Tens of thousands of farmers have converged in the Indian capital following a month-long protest march. As Anjana Pasricha reports from New Delhi, they are demanding rights over land and livelihood.
Singing and chanting slogans, nearly 25,000 farmers staged a sit-in protest at a public park in the heart of the Indian capital.
They were not allowed to hold a rally at the Indian parliament as they had originally planned.
These farmers have walked for nearly a month from the interiors of the country to have their voice heard by the government. Their demand is simple: they want authorities to give them ownership rights for land where they live or which they cultivate.
Most of these people own no land - but eke out a living either by working as laborers or by farming tiny patches of public land in remote areas. Many of them belong to tribes living on the edges of jungles.
Among the protesters is 60-year-old Mangin Bai, who has marched from Madhya Pradesh state in central India.
She says she has no money or savings. If she falls sick, she will not even be able to sell part of the land that sustains her and her family because she does not own it. She wants the government to give her legal rights over the land.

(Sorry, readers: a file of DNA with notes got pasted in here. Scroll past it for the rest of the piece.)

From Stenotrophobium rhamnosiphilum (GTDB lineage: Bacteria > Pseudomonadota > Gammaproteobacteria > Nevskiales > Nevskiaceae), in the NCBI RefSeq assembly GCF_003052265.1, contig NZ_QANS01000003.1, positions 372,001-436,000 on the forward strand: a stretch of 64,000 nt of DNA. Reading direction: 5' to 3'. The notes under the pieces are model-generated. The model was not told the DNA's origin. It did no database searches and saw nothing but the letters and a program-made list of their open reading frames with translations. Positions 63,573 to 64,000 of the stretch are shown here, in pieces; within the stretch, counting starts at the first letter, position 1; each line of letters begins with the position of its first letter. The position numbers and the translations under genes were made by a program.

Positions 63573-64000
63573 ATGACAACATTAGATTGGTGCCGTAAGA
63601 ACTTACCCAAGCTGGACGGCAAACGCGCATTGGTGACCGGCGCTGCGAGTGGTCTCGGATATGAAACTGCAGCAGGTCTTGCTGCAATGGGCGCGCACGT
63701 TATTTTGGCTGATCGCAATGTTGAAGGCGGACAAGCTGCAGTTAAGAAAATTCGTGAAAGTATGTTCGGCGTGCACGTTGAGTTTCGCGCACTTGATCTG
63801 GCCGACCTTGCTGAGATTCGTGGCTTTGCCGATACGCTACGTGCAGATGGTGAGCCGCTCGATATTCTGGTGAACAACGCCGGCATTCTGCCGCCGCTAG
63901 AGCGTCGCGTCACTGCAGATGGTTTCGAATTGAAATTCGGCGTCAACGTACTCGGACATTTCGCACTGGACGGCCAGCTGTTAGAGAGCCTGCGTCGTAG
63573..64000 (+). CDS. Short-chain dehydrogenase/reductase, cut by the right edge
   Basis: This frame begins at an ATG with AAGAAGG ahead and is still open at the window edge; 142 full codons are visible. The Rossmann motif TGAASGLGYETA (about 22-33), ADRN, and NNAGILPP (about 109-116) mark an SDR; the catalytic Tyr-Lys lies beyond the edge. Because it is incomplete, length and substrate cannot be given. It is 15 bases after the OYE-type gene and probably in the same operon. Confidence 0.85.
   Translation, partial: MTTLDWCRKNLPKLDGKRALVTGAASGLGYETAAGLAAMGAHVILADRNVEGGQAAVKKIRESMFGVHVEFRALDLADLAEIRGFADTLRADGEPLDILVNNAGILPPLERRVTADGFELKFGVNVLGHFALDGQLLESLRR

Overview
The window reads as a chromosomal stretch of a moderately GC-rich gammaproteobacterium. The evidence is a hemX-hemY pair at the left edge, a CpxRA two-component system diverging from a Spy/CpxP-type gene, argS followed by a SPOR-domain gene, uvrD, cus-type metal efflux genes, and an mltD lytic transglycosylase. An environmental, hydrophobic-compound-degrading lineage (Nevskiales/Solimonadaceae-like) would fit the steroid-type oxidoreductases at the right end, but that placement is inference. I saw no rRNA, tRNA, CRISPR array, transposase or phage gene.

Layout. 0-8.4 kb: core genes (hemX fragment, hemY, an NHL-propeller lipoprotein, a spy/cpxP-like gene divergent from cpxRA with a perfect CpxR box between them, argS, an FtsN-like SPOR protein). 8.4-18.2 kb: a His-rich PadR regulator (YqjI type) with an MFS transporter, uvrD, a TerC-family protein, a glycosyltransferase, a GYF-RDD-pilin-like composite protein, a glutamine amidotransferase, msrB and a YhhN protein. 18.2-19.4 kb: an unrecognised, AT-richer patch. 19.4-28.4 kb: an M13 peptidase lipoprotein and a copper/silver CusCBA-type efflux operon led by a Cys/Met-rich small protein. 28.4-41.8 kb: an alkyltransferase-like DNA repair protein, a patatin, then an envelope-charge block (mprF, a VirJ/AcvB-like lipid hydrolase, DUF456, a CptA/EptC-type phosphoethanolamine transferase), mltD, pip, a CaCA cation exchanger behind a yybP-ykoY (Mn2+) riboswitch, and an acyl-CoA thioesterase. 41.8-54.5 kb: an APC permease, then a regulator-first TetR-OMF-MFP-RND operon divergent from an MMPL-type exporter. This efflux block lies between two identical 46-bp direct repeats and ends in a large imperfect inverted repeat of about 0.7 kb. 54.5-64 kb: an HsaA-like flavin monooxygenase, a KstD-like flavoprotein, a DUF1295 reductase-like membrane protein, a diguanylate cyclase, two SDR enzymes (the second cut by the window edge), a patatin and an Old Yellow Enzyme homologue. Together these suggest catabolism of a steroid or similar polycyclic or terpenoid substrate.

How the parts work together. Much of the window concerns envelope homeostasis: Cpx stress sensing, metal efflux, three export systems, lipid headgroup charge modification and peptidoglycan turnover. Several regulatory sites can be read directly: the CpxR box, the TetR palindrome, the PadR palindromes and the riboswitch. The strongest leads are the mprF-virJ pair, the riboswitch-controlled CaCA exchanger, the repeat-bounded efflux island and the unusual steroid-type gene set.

Organizers have called the march "Jana Desh" or People's Verdict.
They say many farmers are being forced to move away as land is given to industrial zones or development projects.
Vandana Shiva, an activist supporting the movement for land rights, says the protesters are fighting for survival.
"Their land, which is their base of livelihood, is being appropriated ... for a quick buck in mining, for a quick buck in making a dam, for a quick buck in setting up a factory, and the price of this globalized economy is being paid by these people who are losing their land," said Shiva.
The farmers want the government to create a national authority to oversee land reform, and establish fast-track courts to resolve land disputes.
The government has promised to establish a committee to examine the issue of land reforms.
Development experts say the protesters highlight the big challenge confronting India: the need to bridge the widening gap between an affluent middle class in urban areas and the millions of impoverished people who have no land, no livelihood, and no opportunities in rural areas.